This week’s “Daily Journal” guest columnist is Dr. John Staddon, professor of psychology at Duke University and adjunct scholar of the John Locke Foundation.
Smoking is risky. So are many other activities. Bungee jumping, motorcycling, skydiving, mountaineering, hanggliding, ocean swimming, soldiering — and promiscuous sex — all kill thousands of people every year.
But we hate smoking and despise smokers — and feel good about it. Discrimination against smokers is not just OK; it’s encouraged. Don’t feel sorry for those pathetic, shivering addicts puffing nervously on the street: It’s for their own good!
There’s historical precedent. The torturers of the Spanish Inquisition comforted themselves in much the same way as they turned the screws on heretics.
Like the Inquisition, the persecution of smokers has become institutionalized. There is a pending bill in Congress that would have the government regulate tobacco as a drug. (Sen. Richard Burr, R-N.C., opposes it.) The World Health Organization, in a new report funded by a billionaire ex-smoker, New York Mayor Michael Bloomberg, is stepping up international pressure for government restraints on smoking. The British Medical Association urges more restrictions on TV and movies with smoking scenes — so much for AMC’s “Mad Men,” not to mention most movies through the 1980s.
Few object; after all, smoking kills some people. The BBC reports that 50 percent of cigarette smokers will die because of smoking, and half of these deaths will be in middle age. Of course, everyone dies, so the real issue is not death, but lost years of life. A recent, careful study (Baal et al., Plops – Medicine, February 2008) tells us how many: Dutch smokers can expect to live to 77.4 rather than the healthy-living’s 84.4 — seven lost years. The loss of years is a certain risk; the stats on causation are much less sure — after all, nonsmokers die of lung cancer and other smoking-related diseases, but the tendency is to attribute all to smoking. And these are all correlations, not direct demonstrations of the cause of death.
So are these seven lost years reason enough for the governments of Europe to restrict the rights of smokers? Politeness, and perhaps the small risk from secondhand smoke, demands some smoke-free public spaces for nonsmokers. What should government do beyond that?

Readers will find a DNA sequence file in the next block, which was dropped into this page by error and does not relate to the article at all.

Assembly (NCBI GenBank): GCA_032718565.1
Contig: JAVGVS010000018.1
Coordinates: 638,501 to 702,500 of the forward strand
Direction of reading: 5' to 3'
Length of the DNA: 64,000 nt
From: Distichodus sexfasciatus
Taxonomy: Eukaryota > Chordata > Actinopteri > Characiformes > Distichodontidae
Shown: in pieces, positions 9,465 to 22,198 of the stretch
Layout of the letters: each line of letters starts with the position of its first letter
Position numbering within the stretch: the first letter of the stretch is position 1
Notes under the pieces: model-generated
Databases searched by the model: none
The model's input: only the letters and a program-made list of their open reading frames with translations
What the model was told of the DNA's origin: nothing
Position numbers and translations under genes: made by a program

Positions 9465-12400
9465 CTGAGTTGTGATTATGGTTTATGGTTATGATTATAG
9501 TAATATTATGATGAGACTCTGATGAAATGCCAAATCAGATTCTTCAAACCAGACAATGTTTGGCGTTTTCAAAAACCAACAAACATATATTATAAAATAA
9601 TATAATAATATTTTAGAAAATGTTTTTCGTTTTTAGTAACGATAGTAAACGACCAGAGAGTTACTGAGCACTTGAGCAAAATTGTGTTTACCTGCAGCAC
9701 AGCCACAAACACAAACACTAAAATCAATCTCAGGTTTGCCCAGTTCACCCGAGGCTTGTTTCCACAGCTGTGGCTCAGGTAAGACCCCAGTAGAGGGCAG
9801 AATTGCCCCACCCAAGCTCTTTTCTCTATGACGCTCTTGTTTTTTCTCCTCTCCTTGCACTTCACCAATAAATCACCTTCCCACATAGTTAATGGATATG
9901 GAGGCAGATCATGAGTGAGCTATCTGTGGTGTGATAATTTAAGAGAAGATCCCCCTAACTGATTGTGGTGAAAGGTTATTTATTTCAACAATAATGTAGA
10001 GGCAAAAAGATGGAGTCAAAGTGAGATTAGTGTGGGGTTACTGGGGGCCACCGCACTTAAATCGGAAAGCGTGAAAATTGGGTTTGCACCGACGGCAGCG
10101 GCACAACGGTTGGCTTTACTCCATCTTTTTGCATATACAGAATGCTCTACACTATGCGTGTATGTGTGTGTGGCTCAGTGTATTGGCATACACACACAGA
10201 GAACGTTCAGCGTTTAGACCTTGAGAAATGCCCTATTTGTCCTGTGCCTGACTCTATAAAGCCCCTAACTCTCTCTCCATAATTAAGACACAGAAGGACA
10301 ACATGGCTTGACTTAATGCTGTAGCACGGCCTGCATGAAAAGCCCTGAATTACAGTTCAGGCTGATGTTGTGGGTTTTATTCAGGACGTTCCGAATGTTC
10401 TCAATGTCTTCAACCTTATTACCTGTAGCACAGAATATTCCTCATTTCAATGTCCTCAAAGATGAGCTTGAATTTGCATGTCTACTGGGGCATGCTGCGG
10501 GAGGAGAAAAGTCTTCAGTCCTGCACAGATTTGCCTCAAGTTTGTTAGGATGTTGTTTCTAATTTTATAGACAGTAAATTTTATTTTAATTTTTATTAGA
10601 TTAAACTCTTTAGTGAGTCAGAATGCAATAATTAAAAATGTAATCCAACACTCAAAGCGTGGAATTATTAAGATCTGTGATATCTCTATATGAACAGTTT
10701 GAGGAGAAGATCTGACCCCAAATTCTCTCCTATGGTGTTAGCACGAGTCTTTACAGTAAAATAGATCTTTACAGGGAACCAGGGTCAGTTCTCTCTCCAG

Not much, and here’s why.
Governments should act for the collective good, and the fact is that smokers save the rest of us much money. Baal et al. add new statistics confirming what a number of other researchers have found, that in terms of medical costs, smokers (and the obese) are cheaper than nonsmokers — lower not just in lifetime but in annual costs. The saving is not negligible: Smokers cost 37 percent less over their lifetimes than the healthy-living cohort.
If the cost of pensions is included, the amount smokers save us is, of course, even greater, not to mention the huge gift of taxes from smokers to the community at large.
If health care were entirely a private matter, its cost would be largely irrelevant for public policy. But of course in the United Kingdom most health care is provided by the state, through a service that is in financial trouble every year. Cost matters a great deal.
An economist might ask, what about opportunity cost — those years of productive work cut short by early death? Well, smokers tend to die at or after the age of retirement, so those years are few.
Probably smokers are productive for a larger fraction of their lives than nonsmokers.
It is hard to avoid the conclusion that although smoking might be bad for the individual smoker, it’s fine for society as a whole. If smoking hurts the smoker but saves the rest of us money, if the risks of smoking affect only the smoker but benefit everyone else, then the government simply has no business trying to suppress smoking. Smokers save us all money; they may even be good for society.
Perhaps they should be praised rather than despised. After all, they give their lives for their country.